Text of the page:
Some minors are required to file yearly tax returns based on the amount and types of income received during the year, and some minors choose to file yearly returns to get a refund of federal income taxes paid during the year. The Internal Revenue Service does set rules to help minors and their parents determine if a child must file a return. However, regardless of whether the child must file or simply chooses to do so, most parents are still allowed a dependency exemption on their returns for the minor.
Minors who work or receive unearned income such as dividends and interest may be required to file a return, depending on the amounts of income they receive during the year. As of publication, a minor with earned income in excess of $5,950 or unearned income in excess of $950 must file his own return. Earned income comes from wages or self-employment, while unearned income comes from interest, dividends and capital gains. The income limits for earned and unearned income change each year.
If a child’s only source of income is from interest and dividends, a parent may elect to report the income on his own return in lieu of the child reporting the income on a separate return. This eliminates the child’s responsibility for paying tax on the unearned income but may increase a parent’s overall tax bill, since the parent adds the income to his own taxable income total. A parent can only make this election by attaching IRS Form 8814 to his return, and only if the minor does not have income from other sources, such as capital gains or W-2 employment. The minor’s interest and dividend income must also be less than $9,500 with no federal income tax withheld.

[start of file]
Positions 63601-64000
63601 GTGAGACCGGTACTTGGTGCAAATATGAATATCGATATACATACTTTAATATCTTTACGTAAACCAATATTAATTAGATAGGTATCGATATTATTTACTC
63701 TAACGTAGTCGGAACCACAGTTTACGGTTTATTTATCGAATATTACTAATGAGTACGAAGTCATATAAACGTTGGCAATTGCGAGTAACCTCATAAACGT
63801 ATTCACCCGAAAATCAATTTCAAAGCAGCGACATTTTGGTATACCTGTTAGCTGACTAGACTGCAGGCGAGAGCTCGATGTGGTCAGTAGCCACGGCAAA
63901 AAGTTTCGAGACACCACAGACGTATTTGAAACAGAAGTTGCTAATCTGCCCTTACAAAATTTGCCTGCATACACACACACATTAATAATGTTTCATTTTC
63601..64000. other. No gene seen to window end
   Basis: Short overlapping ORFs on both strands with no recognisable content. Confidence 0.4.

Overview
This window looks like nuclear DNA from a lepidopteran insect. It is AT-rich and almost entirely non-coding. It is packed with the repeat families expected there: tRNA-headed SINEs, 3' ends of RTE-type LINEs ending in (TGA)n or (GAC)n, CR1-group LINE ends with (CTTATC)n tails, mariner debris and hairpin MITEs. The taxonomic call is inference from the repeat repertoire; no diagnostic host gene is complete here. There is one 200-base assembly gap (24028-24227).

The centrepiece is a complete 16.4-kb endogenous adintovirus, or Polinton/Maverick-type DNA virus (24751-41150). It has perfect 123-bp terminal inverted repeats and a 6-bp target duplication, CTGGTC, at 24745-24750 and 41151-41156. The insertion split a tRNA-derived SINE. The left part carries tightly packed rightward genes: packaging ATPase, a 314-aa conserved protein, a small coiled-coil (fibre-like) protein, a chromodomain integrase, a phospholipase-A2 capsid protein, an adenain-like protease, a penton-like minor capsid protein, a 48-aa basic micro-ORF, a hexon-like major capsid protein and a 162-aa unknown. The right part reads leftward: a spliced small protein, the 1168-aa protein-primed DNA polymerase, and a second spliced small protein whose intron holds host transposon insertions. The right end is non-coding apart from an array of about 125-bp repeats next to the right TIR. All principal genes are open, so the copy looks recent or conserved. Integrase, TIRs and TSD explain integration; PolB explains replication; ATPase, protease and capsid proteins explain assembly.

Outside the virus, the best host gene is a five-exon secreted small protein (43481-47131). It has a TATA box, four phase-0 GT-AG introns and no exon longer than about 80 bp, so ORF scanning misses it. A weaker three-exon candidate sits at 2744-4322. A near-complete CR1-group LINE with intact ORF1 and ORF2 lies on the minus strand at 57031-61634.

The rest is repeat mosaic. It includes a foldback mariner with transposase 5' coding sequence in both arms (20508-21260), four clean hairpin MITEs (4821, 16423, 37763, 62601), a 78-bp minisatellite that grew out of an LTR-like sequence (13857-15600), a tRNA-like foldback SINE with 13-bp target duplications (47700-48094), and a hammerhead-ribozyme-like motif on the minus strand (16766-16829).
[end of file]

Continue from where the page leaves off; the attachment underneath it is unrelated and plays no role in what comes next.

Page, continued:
Although a minor who files annually may meet IRS rules that require him to file, an adult may still be eligible to claim the child as a dependent. Adults with dependent children must meet several tests in order to claim a minor as a dependent. These include the relationship, age, residency, support and joint return tests. A minor’s income is not one of the tests an adult must meet to claim the child as a dependent. If the adult meets all required tests, he is eligible to claim the child as a dependent. He does not need to report the minor’s income on his return but will receive a tax benefit for claiming the child. If the child also needs to file his own return, he will indicate that he is also the dependent of someone else on his 1040 income tax form.
Electronically filing is a popular method of return submission, because return forms do not have to printed and mailed. Instead of requiring the filer to sign a hard copy of the return before sending it off, the IRS uses an electronic personal identification number in place of a signature. However, if a minor is under age 16 and has never filed before, he can’t choose his own PIN. Self-select PINs are required by most major tax software programs in order to e-file. If a minor has an issue creating a PIN to submit his return electronically, he may still print and file the return, have a tax professional prepare his return and create a PIN for him or call the IRS at 866-704-7388 for assistance.
- Turbo Tax: Tax Filing Requirements for Children
- Internal Revenue Service: Self-Select PIN Method for Forms 1040 and 4868
- Internal Revenue Service: Publication 501 - Exemptions, Standard Deduction and Filing Information: Dependents
- Internal Revenue Service: Publication 501 - Exemptions, Standard Deduction and Filing Information: Qualifying Child
- Internal Revenue Service: Form 8814
- Internal Revenue Service: Practitioner PIN Method for Forms 1040 and 4868
- Internal Revenue Service: Electronic Filing PIN Request
With a background in taxation and financial consulting, Alia Nikolakopulos has over a decade of experience resolving tax and finance issues. She is an IRS Enrolled Agent and has been a writer for these topics since 2010. Nikolakopulos is pursuing Bachelor of Science in accounting at the Metropolitan State University of Denver.